A broken screen might leave you considering throwing your old phone away and buying a new one. But stop and think about what's inside the plastic case. You'll find plenty of additional plastics along with several materials that don't really belong in landfills. At the very least, consider recycling it. Better yet, fix it yourself. Replacing a broken screen is not as hard as it sounds.
2. What You Need to Have on Hand
The second thing you should know about fixing gadgets on a budget is that doing so requires that you have certain things on hand. Let's start with a basic set of tools. You might already have a toolbox filled with things like screwdrivers, spanners, a utility knife, etc. Those tools are fine for some gadget fixes. But your smaller gadgets often require smaller tools. Removing screws is a perfect example. The screws that hold your laptop case together are pretty small, so you need an equally small screwdriver to remove them.
It's not possible for us to offer a comprehensive list of tools you'll need. But we can advise you to go online and look at what others have done before attempting a new fix. You'll find all sorts of blog posts and videos explaining the best way to accomplish gadget fixes using the right tools.
You can also go online in search of tool kits made specifically for electronics. A typical kit includes a set of small screwdrivers and plastic wedges used for opening plastic cases. You would probably also do well to invest in a head-mounted light to illuminate the gadget you're working on.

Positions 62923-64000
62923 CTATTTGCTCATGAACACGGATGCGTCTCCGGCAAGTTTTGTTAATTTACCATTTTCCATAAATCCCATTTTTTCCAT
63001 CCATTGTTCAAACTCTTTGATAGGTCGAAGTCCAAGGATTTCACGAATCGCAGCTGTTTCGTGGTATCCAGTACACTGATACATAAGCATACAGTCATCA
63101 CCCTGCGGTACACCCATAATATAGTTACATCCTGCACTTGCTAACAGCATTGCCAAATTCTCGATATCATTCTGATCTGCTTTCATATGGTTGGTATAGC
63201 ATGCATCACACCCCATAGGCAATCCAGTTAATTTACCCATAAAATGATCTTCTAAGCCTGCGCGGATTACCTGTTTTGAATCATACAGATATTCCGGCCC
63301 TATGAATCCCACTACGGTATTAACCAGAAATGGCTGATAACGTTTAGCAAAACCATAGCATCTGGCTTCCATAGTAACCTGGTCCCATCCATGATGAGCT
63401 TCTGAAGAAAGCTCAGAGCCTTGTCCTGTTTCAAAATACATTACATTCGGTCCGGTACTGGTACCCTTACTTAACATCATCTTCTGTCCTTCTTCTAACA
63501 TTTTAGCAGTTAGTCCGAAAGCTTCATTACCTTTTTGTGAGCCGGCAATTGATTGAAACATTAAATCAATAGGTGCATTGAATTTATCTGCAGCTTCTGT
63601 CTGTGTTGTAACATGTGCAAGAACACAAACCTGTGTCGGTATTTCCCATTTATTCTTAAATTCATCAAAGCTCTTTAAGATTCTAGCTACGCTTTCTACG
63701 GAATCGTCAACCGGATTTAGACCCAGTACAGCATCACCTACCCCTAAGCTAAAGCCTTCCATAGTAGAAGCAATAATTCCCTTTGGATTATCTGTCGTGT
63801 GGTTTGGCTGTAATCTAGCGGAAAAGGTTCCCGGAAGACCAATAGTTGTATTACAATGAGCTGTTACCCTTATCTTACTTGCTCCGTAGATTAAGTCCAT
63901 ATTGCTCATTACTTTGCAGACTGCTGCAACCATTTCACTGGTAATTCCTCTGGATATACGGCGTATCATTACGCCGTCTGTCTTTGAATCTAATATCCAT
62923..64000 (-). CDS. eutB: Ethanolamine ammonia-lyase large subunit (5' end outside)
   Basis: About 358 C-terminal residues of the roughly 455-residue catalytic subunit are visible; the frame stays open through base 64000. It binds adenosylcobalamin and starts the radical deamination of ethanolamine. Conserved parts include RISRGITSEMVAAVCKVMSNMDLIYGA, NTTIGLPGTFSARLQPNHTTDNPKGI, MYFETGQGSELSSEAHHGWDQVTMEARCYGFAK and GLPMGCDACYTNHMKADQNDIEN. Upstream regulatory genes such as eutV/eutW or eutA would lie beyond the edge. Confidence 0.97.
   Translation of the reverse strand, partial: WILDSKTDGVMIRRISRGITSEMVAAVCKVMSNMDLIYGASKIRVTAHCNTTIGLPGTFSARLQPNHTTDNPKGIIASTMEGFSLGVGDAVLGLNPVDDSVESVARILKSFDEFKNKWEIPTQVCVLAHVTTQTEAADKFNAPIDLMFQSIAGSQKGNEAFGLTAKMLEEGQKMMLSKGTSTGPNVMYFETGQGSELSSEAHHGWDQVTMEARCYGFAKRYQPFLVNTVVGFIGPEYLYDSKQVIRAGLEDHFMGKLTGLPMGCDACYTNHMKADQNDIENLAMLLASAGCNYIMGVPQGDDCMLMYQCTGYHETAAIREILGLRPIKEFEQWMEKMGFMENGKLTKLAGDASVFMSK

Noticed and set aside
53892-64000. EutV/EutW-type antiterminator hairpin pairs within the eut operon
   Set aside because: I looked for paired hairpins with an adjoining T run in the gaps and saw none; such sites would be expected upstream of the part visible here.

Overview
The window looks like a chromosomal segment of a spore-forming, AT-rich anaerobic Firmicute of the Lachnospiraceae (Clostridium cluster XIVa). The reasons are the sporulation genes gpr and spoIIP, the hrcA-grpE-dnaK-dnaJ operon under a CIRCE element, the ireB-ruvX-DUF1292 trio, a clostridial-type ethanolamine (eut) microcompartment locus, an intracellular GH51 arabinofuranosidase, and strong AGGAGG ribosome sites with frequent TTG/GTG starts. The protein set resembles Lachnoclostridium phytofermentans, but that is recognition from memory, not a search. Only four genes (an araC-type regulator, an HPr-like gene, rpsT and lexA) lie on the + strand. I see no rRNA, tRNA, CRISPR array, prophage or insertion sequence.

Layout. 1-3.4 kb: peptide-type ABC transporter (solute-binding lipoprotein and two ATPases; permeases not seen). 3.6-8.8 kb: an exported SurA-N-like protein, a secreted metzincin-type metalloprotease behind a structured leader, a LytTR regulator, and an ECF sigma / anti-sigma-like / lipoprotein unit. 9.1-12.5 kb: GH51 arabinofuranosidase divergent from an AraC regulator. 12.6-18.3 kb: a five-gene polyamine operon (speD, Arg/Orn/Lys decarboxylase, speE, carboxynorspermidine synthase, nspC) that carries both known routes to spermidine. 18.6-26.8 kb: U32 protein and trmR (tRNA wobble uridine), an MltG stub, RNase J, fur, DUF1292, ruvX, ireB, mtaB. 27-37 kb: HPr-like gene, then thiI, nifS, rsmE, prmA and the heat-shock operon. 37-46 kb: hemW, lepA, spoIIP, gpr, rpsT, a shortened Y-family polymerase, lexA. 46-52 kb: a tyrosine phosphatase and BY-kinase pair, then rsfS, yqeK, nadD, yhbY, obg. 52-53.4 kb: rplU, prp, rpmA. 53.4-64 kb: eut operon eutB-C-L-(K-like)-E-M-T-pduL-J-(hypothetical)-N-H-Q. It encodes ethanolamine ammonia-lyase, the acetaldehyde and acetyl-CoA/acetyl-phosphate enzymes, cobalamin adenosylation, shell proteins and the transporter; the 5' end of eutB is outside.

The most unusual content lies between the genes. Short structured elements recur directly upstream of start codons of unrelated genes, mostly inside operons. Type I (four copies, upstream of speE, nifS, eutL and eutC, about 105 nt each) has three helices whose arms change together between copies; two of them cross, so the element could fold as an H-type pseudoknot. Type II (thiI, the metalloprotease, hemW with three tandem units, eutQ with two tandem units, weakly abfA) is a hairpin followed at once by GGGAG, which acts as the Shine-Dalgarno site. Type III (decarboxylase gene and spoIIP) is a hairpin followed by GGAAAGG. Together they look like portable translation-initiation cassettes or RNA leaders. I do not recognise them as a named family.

Don't Forget the Sugru
It's time to stop for a little Sugru commercial. As the world's first mouldable glue, Sugru has loads of practical applications when it comes to fixing gadgets on a budget. Fixing something as simple as a worn USB cable is easy and cheap with Sugru. You can check it out here.
Sugru transforms from a mouldable glue into a sturdy rubber as it dries. Once fully dry, it is waterproof and temperature resistant. It is also flexible. All these combined properties make it an indispensable tool for a whole series of gadget fixes. And because it doesn't cost a lot, it lends a self very well to fixing gadgets on a budget.
3. It's a Smart, Economical Choice
The last thing we want you to know about fixing gadgets at home is that doing so represents a smart course and economical choice. Think about it. When you throw away gadgets that could otherwise be repaired, you are actually throwing away money. It doesn't take a degree in rocket science to understand that throwing things away is not very economical. It is also not smart.